Does a review of an instrumental ambient album sit comfortably on a predominantly heavy metal website/radio station? I’d like to think so, after all I used to present ‘The Dark 3rd’ on its airwaves, a show for drone and dark ambient. I think everyone needs music in their collection for more introspective or relaxed moments. ‘The Infinity Line’, by ‘of1000faces’ arguably deserves to jostle out the competition for space in that section of your collection.
‘The Infinity Line’ is an album that soundtracks vivid dreams, surreal journeys,vast futuristic landscapes and imagined microcosms.
‘of1000faces’ is a project by Chicago based artist Matt Walker whose resume includes working with Morrissey, Smashing Pumpkins, Garbage and Filter, all the while dedicating himself to various side projects, independent bands and film/tv work. I urge you not to let the above references colour your expectations of what ‘The Infinity Line’ might sound like, but to assimilate the album on its own merits, which are many.
I have already mentioned ‘dark ambient’ as one of the things I explore, both previously as a show host for this very station, and as an artist with several ambient/drone projects. However, this is not dark, instead offering up expansive horizons, sweeping soundscapes and involving compositions. It is worth mentioning musical reference points for readers who like such things, Brian Eno, Vangelis, even John Carpenter more sci fi moments, though when considering an album like this it is more about the journey it takes you on and the feelings it evokes.
The sounds utilised by Walker cover a wide spectrum, from lush and evolving synth soundscapes through to more traditional instrumentation via subtle rhythmic elements here and there to propel the listener along the desired trajectory. The album starts with gentle strokes and plucks out of the ether on ‘’Kabuki of the Starred Deep’, crystalline chord progressions swelling steadily without any urgency at all before fading away. ‘Somnium’ possesses a fuller sound, string-esque swells and haunting calls embellished with beautifully restrained keys evoke visions of staring out across a neon lit cityscape during a rain filled night. A rhythmic element is introduced for ‘Midnight Overture’, and this suggests movement, perhaps driving through the aforementioned city, or even just floating, soaring.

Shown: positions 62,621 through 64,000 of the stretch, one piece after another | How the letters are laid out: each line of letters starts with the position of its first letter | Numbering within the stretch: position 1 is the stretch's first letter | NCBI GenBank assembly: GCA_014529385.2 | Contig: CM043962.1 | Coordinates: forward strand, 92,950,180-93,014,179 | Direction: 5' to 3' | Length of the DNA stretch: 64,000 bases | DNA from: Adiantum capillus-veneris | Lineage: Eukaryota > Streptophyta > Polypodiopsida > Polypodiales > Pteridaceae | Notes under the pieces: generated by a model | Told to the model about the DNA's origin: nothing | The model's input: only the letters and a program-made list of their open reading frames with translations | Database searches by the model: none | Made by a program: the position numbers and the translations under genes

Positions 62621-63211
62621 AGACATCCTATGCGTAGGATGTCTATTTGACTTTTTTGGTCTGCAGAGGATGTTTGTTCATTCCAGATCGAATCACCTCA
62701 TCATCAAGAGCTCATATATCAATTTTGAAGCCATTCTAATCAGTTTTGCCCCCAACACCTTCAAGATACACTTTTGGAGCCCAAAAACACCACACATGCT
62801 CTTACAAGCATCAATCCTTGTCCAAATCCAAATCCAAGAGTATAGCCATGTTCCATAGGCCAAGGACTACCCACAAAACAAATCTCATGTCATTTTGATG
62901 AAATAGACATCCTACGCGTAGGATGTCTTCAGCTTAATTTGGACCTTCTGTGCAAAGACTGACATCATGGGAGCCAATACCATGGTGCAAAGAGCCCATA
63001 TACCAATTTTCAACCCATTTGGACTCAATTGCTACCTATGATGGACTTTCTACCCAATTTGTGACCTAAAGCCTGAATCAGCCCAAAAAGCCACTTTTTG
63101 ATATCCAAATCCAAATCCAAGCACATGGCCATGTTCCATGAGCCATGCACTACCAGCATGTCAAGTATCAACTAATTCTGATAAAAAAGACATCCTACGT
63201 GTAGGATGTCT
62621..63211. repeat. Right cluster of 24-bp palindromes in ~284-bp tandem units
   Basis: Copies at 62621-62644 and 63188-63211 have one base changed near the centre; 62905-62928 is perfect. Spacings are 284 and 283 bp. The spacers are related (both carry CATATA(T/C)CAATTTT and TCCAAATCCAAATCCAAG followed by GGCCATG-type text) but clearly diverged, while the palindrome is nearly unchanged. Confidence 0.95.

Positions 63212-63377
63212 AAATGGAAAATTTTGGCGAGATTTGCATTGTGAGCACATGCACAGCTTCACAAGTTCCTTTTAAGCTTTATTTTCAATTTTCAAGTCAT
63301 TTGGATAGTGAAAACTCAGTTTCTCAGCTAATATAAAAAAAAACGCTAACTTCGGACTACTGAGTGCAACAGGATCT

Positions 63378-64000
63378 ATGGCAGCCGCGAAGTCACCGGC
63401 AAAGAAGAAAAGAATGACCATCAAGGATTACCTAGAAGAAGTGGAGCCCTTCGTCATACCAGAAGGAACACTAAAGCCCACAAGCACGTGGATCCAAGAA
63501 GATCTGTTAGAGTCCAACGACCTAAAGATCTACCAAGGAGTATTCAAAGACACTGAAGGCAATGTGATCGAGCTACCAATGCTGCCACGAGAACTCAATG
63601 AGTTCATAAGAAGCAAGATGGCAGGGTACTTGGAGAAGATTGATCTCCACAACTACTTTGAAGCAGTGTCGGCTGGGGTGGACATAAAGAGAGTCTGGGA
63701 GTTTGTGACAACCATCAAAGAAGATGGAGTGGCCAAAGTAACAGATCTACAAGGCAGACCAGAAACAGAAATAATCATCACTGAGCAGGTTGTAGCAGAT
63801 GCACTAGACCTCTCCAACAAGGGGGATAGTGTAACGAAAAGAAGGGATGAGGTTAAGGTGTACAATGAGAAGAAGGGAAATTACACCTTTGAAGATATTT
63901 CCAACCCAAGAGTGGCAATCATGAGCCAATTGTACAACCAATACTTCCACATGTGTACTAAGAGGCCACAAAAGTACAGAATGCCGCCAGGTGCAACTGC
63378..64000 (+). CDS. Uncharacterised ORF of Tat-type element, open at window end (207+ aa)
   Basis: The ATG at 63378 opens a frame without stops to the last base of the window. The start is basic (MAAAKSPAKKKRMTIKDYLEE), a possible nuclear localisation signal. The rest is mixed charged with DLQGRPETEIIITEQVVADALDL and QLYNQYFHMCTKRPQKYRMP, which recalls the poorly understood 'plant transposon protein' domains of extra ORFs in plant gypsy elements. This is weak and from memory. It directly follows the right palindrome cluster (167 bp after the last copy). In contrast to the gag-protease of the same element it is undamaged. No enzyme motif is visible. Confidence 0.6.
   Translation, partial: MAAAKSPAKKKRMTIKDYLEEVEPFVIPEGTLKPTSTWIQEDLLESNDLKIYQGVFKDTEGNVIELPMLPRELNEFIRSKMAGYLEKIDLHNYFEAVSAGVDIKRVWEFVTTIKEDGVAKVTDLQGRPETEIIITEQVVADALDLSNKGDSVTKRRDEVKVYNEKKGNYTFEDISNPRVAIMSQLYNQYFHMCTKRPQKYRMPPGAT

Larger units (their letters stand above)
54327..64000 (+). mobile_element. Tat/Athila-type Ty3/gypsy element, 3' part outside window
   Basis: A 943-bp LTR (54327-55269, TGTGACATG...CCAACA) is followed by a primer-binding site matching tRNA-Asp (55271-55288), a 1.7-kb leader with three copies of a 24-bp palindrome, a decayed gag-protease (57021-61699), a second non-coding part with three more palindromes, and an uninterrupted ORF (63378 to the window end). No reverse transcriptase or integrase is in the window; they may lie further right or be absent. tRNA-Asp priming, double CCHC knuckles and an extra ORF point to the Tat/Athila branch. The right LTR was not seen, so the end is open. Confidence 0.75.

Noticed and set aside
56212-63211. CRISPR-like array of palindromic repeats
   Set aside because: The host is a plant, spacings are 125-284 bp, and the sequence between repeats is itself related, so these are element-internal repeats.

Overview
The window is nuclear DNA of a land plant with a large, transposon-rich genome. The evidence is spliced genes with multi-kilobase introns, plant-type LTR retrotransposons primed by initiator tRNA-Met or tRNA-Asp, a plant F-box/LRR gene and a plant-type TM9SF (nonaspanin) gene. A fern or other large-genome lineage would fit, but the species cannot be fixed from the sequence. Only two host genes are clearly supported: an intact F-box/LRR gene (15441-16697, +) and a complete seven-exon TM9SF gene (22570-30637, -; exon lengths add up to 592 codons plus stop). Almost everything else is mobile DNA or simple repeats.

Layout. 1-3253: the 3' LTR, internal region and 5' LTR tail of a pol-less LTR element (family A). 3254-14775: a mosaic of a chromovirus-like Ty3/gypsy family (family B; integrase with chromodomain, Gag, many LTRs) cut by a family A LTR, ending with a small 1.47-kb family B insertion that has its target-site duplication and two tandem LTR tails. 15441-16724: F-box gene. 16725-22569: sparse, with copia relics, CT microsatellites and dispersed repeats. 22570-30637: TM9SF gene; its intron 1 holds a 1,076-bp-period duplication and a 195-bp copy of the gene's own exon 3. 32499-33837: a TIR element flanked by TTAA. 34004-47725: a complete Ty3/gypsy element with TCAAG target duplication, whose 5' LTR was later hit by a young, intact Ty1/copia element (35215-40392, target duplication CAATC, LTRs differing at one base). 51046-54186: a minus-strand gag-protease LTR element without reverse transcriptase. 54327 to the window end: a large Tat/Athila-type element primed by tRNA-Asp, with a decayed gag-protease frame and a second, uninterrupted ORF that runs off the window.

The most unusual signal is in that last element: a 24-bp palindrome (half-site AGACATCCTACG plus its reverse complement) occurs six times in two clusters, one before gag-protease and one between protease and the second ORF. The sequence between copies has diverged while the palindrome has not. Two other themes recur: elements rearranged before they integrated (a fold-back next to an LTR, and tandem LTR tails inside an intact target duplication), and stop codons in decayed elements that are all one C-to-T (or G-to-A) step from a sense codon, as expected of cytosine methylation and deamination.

Some ambient artists achieve their aim through the use of soundscaping, with musicality taking a back seat, but here musical composition is strong and very much leads the way. Each piece is delicately composed and balanced, rich in melody and variance. ‘Particle Behaviour’ is wonderfully restrained, the slightly off kilter dance of note flourishes working to embellish rather than hinder the overall effect. I imagine seeing the ebb and flow of life at a molecular level, marvelling in the beauty of it all. Contrastingly, ‘Anaira’ has a definite mission, pulsing on beams of sound towards otherworldly realms. This track definitely has a science fiction feel to it that any film of the genre would benefit from. ‘Shadowlight’ eases up on the gas, all shimmering swells and pauses for deep breathing set to visions of slowly swirling galaxies.
None of the tracks overstay their welcome, being rather concise for a release of this nature. This allows for quite a variety of textures and atmospheres to be covered across the ten pieces contained within ‘The Infinity Line’. The title track is perhaps one of the more attention commanding tracks, again letting a strong rhythmic element to take control while arpeggios skit and pads glide in a most pleasing fashion. The deeply atmospheric piano tones of ‘To The Touch’ offer another flavour to the album, only subtly assisted by additional atmospheric touches, a fragile moment of reflection. The album closes with ‘Rutger’s Passage’. Whether the title refers to the Bladerunner star or not, it is a fitting close to the album and probably my favourite piece here. It employs many of the styles and dynamics used by Baker across the album to produce something complex, lush, evolving and highly emotive.
‘The Infinity Line’ is an album that soundtracks vivid dreams, surreal journeys,vast futuristic landscapes and imagined microcosms. Its evolving tapestry is truly immersive and richly musical while also being restrained enough to let the atmospheres really settle on the listener. The production is flawless allowing all elements the space and foundation they need to have the desired effect. This release is thoroughly recommended to anyone who enjoys film scores, instrumental and ambient music.
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